Nevertheless, research of community percep- tions and recommendations for obesity preven- tion has focused on children’s perceptions of body image, of how healthy both thin and over- weight children are (Hill and Silver 1995), and professional (Chamberlin et al., 2002) and maternal (Jain et al., 2001) recommendations for obesity prevention in pre-school children and adolescents (Neumark-Sztainer et al., 1999; Neumark-Sztainer et al., 2000). There is an absence of published research relevant to the pre-adolescent school-aged population that has examined the views of children and their parents on how effective health promoting and sustain- able obesity prevention programmes should be developed.

The aims of this study were to elicit the subjective views of primary school-aged children and parents in relation to: (i) perceptions, beliefs and attitudes towards social and physical envi- ronmental barriers to children’s obesity preven- tion programmes and (ii) acceptable foci and modes of delivery of obesity prevention programmes for children.


As the prevalence of overweight appears to be unequally distributed between population groups (Booth et al., 2001; Waters and Williams, 2002), we aimed to access families from a range of social circumstances. We selected three demographically diverse primary schools in Victoria, Australia (Table 1); all agreed to participate. The study was conducted between November and December 2002.

Children—girls and boys—in Grades 2 (aged 7–8 years) and 5 (aged 10–11 years) were sam- pled to obtain views from children in the lower and upper primary school years. At the government schools, all children in these year levels were involved, whereas one class at each level was selected by the school principal at the independent school due to larger enrolment at this school (�25 students at each grade level).

Sampling children Within each grade, semi-structured focus groups were held concurrently during class time, each led by a member of the research team. Focus groups comprised between three and six children, lasted approximately 30 minutes, were designed to be exploratory, and were structured around activities with accompanying questions designed to elicit discussion (Table 2). As children are more at ease conversing with peers than with adults (Mauthner, 1997), activities were designed to allow spontan- eous discussion amongst the children, with the researcher acting as an observer and facilitator. The first activity involved prioritizing nine photo- graphs of a range of healthy and unhealthy foods, the second involved sorting seven photographs of active and sedentary, indoor and outdoor activities, and the third activity involved discussion around a photograph of an overweight adolescent girl playing basketball. Photographs were used to encourage discussion amongst children, having previously been shown to be an effective method (Curtin, 2001). Each researcher kept a written record of the discussion of their focus groups including notation of children’s responses, pertinent quotes, and facilitator observations.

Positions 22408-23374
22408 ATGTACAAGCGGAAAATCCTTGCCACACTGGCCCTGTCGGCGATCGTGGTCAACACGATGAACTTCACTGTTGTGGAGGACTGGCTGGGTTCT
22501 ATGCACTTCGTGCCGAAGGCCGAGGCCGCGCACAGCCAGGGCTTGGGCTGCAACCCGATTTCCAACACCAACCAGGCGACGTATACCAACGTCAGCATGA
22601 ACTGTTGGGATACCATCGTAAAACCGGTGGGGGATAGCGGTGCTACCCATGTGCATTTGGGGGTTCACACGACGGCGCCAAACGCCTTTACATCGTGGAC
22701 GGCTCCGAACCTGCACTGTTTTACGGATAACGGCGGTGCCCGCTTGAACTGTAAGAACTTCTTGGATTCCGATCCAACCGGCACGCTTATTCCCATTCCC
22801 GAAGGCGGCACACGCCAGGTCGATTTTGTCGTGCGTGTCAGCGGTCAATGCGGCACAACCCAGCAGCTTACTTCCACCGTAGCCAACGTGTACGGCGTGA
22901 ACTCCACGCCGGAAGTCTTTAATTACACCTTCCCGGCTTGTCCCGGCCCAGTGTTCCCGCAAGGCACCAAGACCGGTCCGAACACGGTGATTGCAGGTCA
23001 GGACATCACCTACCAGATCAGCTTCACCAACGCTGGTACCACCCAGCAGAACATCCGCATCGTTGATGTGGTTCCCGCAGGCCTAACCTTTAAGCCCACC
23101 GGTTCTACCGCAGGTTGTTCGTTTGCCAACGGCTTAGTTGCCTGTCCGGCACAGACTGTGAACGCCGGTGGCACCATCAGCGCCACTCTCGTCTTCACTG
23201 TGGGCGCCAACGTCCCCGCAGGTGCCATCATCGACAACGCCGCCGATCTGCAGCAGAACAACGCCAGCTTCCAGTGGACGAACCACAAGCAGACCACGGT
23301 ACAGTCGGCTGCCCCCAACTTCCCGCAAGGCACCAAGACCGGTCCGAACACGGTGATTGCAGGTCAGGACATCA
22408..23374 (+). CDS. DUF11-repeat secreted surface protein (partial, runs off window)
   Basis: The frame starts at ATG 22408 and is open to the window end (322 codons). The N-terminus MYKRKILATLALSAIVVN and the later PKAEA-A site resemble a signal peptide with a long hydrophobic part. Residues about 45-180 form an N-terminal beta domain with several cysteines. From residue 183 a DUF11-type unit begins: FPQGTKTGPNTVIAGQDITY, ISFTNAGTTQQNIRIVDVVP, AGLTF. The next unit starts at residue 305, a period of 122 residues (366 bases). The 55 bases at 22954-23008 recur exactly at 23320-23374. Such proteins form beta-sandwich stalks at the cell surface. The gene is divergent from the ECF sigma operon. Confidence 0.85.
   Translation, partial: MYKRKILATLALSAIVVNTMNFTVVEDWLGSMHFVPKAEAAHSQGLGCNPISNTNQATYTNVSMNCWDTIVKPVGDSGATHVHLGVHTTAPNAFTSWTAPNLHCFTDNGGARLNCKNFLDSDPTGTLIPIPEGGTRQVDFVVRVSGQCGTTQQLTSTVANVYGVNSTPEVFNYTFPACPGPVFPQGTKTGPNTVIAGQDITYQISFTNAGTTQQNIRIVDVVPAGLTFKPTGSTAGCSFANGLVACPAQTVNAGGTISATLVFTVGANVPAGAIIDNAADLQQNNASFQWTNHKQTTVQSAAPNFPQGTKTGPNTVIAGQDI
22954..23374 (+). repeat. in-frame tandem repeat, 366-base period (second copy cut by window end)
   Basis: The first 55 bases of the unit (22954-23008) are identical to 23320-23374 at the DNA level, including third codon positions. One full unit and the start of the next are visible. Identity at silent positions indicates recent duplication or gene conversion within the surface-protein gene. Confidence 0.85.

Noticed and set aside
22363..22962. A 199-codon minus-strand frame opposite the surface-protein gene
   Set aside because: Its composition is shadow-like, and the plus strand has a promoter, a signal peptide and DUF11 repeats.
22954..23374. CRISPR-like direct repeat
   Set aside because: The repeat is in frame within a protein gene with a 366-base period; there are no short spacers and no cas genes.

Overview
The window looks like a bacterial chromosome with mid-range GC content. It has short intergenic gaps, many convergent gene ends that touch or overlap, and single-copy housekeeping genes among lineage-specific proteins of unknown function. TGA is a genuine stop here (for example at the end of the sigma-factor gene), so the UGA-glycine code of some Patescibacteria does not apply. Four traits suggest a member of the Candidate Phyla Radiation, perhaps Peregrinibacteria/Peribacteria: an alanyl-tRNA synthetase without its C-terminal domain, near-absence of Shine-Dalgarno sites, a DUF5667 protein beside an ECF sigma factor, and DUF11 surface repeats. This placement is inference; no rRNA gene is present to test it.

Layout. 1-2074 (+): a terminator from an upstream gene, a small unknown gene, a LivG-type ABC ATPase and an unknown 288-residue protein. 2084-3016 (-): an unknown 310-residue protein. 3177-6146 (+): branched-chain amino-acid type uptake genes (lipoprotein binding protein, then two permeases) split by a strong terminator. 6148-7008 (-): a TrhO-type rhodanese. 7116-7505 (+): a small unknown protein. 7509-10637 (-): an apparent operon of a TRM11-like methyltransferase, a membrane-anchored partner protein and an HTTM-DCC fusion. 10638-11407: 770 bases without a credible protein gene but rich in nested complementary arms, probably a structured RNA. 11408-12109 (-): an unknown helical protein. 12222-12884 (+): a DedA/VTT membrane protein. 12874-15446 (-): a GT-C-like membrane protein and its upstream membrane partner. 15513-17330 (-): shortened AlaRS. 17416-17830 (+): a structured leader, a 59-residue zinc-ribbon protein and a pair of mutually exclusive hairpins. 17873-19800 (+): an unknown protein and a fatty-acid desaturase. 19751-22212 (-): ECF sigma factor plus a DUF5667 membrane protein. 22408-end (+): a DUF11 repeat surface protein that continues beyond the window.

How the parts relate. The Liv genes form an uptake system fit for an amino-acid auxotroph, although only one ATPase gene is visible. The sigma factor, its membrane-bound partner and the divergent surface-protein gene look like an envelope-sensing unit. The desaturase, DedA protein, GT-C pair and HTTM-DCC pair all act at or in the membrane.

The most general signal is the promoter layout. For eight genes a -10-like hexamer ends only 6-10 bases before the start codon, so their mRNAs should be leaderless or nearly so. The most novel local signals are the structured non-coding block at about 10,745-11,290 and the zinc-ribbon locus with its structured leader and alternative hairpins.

Table 1: Description of schools and number of participants

Characteristic School 1 School 2 School 3

School sector Government Government Independent

Geographic location Metropolitan Rural Metropolitan

Proportion of students 50% 23% 0% receiving Education Maintenance Allowance*

Ethnicity of families Mixed Predominantly Mixed Caucasian

Students participating 38 (97%) 35 (85%) 46 (98%) [n (response rate)]

Parents participating, n 0 7 10

*Education Maintenance Allowance (EMA) provides an indication of the socio-economic status of a school population. The EMA is a means tested Victorian State Government allowance provided to assist low-income families with their child’s education costs.

Healthy eating, activity and obesity prevention 21

and generated a written record of relevant discussion points and quotes.